‘I’m over the moon about getting my daughter back. She’s back to the way she was before – bubbly, lively and a complete workaholic.

‘She is now helping people and that is her reason in life at the moment.

‘I don’t think she’ll go back to the way she was. She’s enjoying life too much.’

Claire-Marie is also from Paulsgrove and works as a peer recovery support worker for Push, an addiction recovery support group.

She says: ‘Things started going wrong at the age of 14. It was only drink and some weed (cannabis), but that progressed to hard drugs.

‘Three years ago I was in prison for four months after a string of short prison sentences. It was then I decided to get treatment.

‘I went to Southampton for a year and did six months’ treatment in residential rehabilitation, from August 2012 to March 2013

‘From there I started volunteering and I heard about Push in Portsmouth. At the time people were saying to me “don’t go back to your own city” But I felt quite strongly about going back, after a year away, knowing I had Push to go to.’

She adds: ‘I had never been clean before. This was my first attempt. It’s been three years and six months now.

‘I felt it was my duty to come back to Portsmouth and make my recovery visible to other people.

‘I knew the best way to do that was through Push. My family were quite worried about me coming back, but I knew there was somewhere for me to go every day.

‘I feel so lucky for the relationship I have back with my family. At one time my sister wouldn’t have let me into her house. But now I even look after my niece.

‘My dad tells everyone I’m his hero, but he’s actually my hero. I know it was hard while I was out there in all the madness. I was always outside the family but he never, ever cut me off.If I hadn’t come back to Portsmouth I wouldn’t have this relationship with my family.

‘I’m a totally different person now. I have a beautiful life, with beautiful friends and beautiful family.’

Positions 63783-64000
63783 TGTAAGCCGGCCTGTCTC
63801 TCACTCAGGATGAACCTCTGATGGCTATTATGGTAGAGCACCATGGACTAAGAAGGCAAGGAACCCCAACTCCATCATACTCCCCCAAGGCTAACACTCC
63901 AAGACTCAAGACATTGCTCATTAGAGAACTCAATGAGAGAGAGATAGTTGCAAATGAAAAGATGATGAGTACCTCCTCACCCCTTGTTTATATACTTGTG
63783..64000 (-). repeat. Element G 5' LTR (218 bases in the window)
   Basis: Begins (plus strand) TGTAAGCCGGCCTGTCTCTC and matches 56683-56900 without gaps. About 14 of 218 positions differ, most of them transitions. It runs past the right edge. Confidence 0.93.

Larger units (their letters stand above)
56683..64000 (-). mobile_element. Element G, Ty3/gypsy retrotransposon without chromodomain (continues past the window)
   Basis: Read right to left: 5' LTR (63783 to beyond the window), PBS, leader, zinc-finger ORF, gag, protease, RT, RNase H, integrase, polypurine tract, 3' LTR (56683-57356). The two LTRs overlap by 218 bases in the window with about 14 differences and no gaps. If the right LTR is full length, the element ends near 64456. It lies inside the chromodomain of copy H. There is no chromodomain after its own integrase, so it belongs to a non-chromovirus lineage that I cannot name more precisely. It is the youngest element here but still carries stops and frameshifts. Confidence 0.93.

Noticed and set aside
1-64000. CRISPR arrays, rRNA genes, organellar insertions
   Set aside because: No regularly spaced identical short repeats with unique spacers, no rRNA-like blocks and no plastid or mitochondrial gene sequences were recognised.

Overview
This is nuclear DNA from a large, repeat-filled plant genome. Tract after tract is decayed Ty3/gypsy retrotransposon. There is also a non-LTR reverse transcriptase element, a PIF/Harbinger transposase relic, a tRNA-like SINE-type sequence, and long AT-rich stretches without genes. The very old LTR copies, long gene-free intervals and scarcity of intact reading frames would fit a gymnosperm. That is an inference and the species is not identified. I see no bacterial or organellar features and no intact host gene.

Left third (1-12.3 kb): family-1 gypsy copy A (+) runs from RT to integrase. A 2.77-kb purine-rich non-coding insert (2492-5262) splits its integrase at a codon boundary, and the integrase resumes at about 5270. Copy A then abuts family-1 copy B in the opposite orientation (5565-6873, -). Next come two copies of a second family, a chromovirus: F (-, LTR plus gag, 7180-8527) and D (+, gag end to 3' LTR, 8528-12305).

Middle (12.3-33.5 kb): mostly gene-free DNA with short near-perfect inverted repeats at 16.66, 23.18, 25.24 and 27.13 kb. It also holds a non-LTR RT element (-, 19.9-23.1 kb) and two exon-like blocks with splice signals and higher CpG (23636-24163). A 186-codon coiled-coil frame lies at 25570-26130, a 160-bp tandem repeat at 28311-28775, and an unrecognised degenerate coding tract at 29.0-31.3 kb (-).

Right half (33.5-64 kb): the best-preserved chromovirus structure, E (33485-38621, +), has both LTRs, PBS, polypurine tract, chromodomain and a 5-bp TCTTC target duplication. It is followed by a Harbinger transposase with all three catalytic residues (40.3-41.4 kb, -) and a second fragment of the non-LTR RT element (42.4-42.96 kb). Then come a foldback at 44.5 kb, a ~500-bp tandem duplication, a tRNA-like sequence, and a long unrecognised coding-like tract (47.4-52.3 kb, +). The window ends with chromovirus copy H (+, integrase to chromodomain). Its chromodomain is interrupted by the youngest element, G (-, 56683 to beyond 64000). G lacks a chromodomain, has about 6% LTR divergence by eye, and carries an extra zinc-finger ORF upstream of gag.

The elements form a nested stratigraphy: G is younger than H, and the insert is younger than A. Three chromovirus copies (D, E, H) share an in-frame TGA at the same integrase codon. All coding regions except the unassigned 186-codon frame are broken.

Claire-Marie Paton credits her recovery from drug addiction to the organisation Push, which she now works for.

Portsmouth User Self Help Group is based on the third floor of the city’s central library. Since it was set up in 2006 thousands of people have been supported through training and education and been given back their lives.

There is an open forum every Tuesday which generally has about 50 people

attending. A women-only support group meets on Wednesday morning.

Integrated Offender Management (IMO) is part of the Moving Forward project that Push is working on in partnership with the Probation Service.

Previously, people in prison did

not get addiction support if their

sentence was less than a year.

Repeat offenders committing minor crimes and serving short sentences were not being given help to break the habit of

addiction, which would often play a

part in them reoffending.

Push also visits Job Centres and homeless shelters. Advocacy is provided and a wide range of services offered in the community.

Earlier this month there was a march through Portsmouth by members of Push and their families, highlighting the huge positive contribution former addicts make to the community.

It was followed by a family day on Southsea Common.

For more information about Push go to